Amounts of 116.30, 426.78, 726.87, 94.59 and 65.43 mg of L, S, R, L+S and L+S+R SDP respectively were weighed and dissolved in 100 mL of distilled water. The assay samples were prepared diluting 3 mL of each SDP solution to 25 mL with acetonitrile:water (20:80 v/v). Each sample (20 µL) was injected three times.

The concentration of gallic acid in the SDP (CGASDP) was calculated using equation 1:

where CGA is gallic acid concentration from the calibration curve, DF is the dilution factor (833.33) and CSDP is the concentration of each SDP in the sample.

Pharmacological studies


Male Swiss mice (25-35 g) were kept in chambers with controlled temperature (22±1 ºC), under a 12 h light-dark cycle (lights on at 6:00 am), humidity 60-80% and free access to food and water. The studies were carried out in accordance with the demands of the Ethical Committee for Animal Experimentation of the Federal University of Santa Catarina (263/CEUA).

Drug and extract administration

Animals received oral administration of SDP extract (100 mg/kg) 1 h before or subcutaneous injection of dexamethasone 4 h before carrageenan injection. Control animals were treated with 30% of Aerosil 200® in saline (10 mL/kg, p.o.).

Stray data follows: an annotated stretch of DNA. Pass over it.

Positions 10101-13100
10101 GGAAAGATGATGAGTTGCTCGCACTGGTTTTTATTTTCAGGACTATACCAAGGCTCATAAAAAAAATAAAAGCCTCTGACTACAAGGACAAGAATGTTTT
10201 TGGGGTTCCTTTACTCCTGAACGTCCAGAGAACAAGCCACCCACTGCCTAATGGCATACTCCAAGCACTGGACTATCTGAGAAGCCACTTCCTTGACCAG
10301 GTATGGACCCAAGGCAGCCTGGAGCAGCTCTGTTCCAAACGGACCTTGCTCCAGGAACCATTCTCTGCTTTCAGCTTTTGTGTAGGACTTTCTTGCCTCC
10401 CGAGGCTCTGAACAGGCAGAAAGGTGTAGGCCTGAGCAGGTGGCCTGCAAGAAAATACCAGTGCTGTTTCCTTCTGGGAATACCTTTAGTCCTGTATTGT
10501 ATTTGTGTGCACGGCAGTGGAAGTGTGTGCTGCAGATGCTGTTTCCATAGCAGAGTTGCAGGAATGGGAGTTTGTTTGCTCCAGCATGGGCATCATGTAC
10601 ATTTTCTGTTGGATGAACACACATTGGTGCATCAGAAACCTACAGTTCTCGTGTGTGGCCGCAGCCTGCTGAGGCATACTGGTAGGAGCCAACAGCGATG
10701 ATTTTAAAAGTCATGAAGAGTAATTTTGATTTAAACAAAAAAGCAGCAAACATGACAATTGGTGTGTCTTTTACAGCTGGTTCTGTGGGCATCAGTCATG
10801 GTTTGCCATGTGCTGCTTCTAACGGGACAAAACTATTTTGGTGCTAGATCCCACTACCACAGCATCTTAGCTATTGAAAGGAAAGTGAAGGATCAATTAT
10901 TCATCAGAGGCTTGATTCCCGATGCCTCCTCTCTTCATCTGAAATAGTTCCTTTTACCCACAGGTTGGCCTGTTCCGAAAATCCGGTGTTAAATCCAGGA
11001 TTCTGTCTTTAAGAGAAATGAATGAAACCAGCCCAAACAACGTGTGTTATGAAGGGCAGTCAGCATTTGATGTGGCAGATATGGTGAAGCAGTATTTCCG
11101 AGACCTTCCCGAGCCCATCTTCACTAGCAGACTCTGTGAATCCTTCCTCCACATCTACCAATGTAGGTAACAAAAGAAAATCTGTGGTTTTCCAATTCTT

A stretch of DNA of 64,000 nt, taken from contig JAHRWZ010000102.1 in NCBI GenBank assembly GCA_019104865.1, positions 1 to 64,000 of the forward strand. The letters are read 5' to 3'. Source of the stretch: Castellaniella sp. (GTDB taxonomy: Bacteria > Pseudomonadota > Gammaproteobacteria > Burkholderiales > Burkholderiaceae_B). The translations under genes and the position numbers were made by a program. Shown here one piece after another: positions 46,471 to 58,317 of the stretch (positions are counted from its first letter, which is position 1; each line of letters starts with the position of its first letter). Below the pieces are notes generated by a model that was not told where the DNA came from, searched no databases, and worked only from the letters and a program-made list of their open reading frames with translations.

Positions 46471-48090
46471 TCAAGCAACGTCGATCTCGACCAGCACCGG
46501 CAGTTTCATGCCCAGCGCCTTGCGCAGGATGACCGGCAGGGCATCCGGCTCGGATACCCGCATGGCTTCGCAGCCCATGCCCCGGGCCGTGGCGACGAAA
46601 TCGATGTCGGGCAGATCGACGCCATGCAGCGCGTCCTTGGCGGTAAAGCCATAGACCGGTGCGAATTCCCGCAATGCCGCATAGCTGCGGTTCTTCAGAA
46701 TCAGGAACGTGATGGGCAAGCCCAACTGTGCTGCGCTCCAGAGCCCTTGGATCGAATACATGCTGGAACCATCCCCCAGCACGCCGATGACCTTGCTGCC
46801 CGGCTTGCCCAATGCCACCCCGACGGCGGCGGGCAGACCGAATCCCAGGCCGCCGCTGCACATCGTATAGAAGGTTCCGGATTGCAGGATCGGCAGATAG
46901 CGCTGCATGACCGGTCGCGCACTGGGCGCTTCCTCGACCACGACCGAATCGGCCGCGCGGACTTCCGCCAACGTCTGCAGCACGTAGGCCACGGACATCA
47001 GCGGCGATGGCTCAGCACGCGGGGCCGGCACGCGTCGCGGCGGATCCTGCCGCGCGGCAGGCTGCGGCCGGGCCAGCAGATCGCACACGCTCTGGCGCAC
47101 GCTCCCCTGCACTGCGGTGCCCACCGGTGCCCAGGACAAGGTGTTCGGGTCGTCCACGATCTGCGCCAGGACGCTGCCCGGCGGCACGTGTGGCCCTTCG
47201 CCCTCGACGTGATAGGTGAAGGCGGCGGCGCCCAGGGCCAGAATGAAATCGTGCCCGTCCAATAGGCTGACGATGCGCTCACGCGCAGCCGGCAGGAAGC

Induction and measurement of paw oedema

Mice were injected intraplantarly (50 µL) with carrageenan (1%) into the right hind paw. The contralateral paw was injected with 50 µL of sterile phosphate buffered saline (PBS) and was used as control. Paw oedema development was measured at different time intervals (3, 4, 8, and 24 h) by plethysmometry (Ferreira, 1979; Henriques et al., 1987), in a digital plethysmometer (Ugo Basile, Comerio, Italy). The difference between the right and left paws was quantified as oedema volume (µL).

Myeloperoxidase activity

Neutrophil infiltration into the mouse plantar tissue was evaluated indirectly by measuring the myeloperoxidase activity (MPO) (De Young et al., 1989; Kassuya et al., 2003). Briefly, 4 h after carrageenan injection, the subcutaneous tissue of the injected paws was removed and homogenized in 5% (w/v) of 80 mM phosphate buffer (pH 5.4) containing 0.5% HTAB. The homogenate was centrifuged at 12,000 × g and 4 ºC for 20 min. Aliquots (30 µL) of each supernatant were mixed with 100 µL of phosphate buffer 80 mM, 85 µL of phosphate buffer 0.22 M and 15 µL of 0.017% H2O2 in a 96-well plate. The reaction was triggered with 20 µL of TMB (dissolved in dimethylformamide). The plate was kept at 37 ºC for 3 min, after it was put on ice and the reaction was stopped by adding 30 µL of sodium acetate 1.46 M (pH 3.0). The enzymatic activity was determined by measuring the optical density at 630 nm and was expressed as mOD/mg of protein in the sample.

Carrageenan-induced mechanical allodynia